URI researchers find participants satisfied with state’s temporary caregiver insurance

Survey respondents able to provide better care, experience better physical health, well being

KINGSTON, R.I. – November 20, 2015 — Three University of Rhode Island researchers have found high levels of satisfaction among Rhode Islanders who took advantage of the state’s new temporary caregiver insurance. But out of an initial survey sample of about 900 individuals, 49 percent said they were unaware of the program.

About 51 percent of those who were aware of the program knew how it could be used, but were less aware of how the program is funded and what the level of wage replacement is. One of the surprising findings was that only 9 percent of the respondents learned of the program from their doctors.

Barb Silver, assistant research professor of psychology at the University of Rhode Island’s Schmidt Labor Research Center, Helen Mederer, URI professor of sociology, who holds a dual appointment at the Schmidt Center, and Emilia Djurdjevic, assistant professor of management at the College of Business Administration, conducted the research project.

Launched in February 2015, the one-year anniversary of the temporary caregiver program, the study was funded by a $161,000 grant from the U.S. Department of Labor to Rhode Island’s Department of Labor and Training. Rhode Island’s labor office hired URI as a subcontractor to do the research. Temporary caregiver insurance is entirely paid for by employees. Rhode Island is only one of three states that offer such a program, and about 4,000 Rhode Islanders have participated. The United States joins Papua New Guinea and Swaziland as the only countries in the world that do not offer a national paid family leave program.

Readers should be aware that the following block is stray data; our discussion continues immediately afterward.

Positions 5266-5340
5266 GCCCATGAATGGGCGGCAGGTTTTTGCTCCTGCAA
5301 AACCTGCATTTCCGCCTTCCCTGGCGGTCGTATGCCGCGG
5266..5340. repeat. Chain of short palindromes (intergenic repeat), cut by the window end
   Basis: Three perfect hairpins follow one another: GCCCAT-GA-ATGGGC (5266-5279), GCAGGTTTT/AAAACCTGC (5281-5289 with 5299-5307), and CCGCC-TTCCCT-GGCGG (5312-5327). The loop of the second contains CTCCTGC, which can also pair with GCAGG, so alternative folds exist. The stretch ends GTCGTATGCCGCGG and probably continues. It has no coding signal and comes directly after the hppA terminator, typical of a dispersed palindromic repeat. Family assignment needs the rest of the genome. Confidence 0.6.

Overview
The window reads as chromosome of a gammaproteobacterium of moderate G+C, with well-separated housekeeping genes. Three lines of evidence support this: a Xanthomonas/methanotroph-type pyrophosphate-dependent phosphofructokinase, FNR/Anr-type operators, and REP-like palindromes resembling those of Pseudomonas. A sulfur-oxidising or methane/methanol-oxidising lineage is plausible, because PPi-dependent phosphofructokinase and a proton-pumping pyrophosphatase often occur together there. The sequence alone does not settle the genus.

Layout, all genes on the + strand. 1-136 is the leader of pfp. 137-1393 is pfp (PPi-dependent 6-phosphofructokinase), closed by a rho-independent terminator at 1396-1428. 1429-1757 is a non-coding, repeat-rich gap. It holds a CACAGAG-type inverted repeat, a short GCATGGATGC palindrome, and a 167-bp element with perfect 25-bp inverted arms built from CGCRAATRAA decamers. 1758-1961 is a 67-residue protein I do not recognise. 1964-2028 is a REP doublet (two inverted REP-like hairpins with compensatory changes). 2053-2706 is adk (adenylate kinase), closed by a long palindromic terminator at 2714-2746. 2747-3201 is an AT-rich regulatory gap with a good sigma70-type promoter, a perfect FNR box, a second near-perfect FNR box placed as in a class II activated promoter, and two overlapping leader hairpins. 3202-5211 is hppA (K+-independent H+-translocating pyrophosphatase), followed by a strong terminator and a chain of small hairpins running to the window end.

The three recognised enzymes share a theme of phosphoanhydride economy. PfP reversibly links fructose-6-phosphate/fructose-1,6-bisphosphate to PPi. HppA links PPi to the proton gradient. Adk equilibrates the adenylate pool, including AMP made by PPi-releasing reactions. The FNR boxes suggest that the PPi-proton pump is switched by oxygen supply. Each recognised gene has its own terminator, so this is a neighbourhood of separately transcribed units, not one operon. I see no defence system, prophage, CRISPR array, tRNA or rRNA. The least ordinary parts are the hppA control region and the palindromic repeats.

The Department of Labor has been awarded an additional $235,000 grant to conduct further study, which will also be directed by the URI research team. The study will examine where the awareness gaps are, and why the program is not used as much to take care of seriously ill family members, including elders. The additional funding will also be used to develop and launch new outreach programs targeted at underserved populations and continue to build community support through partnerships with advocacy organizations.

“We will be marketing the program to employees and employers, and encourage them to use temporary caregiver insurance,” Silver said. “We may especially target physicians’ offices given that so few people heard about the program from their doctors. We want to make sure people know they can use this leave program to care for ill family members as well.”

“We also have work to do to educate people about the wage replacement aspect of this program,” Djurdjevic said. “Participants receive 60 percent of their wages during the four weeks they might use the program. They should also know that they don’t have to use the four weeks consecutively.”

Mederer said the purpose of the program is not to be nice to workers.